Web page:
[FOM] First Order Logic/status

joeshipman@aol.com joeshipman at aol.com
Sat Oct 28 19:04:35 EDT 2006

-----Original Message-----
From: friedman at math.ohio-state.edu
> Here is what is generally believed:

>***Under any reasonable measure of complexity of sentences in the 
>of PA, any sentence or scheme in the language of PA of modest 
complexity is
>either provable or refutable in PA.***

Do you believe this? It's not true for ZFC, as you showed ("There 
exists a set containing all transitive sets not containing a 4-element 
chain" is equivalent to the existence of a subtle cardinal and is 
certainly of "modest complexity").

Can you give an example of a well-known statement in PA which is close 
to the border between "modest complexity" and "immodest complexity"? I 
assume you would regard the twin prime conjecture as being of "modest 
complexity" and P=NP as not being so.

Suppose we replace PA with "ZF plus the negation of the axiom of 
infinity", the theory of hereditarily finite sets. This is an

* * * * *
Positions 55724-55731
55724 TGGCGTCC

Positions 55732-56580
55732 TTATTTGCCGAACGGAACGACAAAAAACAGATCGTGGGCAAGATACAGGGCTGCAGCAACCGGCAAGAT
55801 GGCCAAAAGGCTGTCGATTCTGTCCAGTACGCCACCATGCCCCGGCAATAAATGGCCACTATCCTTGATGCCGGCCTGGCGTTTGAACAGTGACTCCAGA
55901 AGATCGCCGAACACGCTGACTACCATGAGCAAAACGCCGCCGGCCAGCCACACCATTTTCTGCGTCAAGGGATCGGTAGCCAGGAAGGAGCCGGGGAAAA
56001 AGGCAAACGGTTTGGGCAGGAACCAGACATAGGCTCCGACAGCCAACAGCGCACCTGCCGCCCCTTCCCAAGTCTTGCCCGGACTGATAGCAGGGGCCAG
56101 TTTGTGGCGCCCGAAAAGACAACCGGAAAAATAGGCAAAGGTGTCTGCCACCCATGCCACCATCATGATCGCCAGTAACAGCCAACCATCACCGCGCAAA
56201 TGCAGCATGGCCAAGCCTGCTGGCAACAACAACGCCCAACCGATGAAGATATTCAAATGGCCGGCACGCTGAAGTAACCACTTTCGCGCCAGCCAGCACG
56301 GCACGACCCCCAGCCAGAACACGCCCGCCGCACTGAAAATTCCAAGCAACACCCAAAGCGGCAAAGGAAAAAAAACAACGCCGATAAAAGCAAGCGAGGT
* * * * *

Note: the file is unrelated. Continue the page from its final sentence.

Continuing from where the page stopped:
equivalent theory in a very strong sense, but is able to express many 
statements much more compactly than PA can. For this system, would you 
still assert that any sentence or scheme of modest complexity is 
provable or refutable?

If your answer to this is "no", then you are saying the representation 
of exponentiation is a fundamental obstacle to representing statements 
in PA simply, because if you add exponentiation to the language of PA 
with the obvious defining axioms, then you can immediately and 
concisely interpret the theory of hereditarily finite sets.

-- JS

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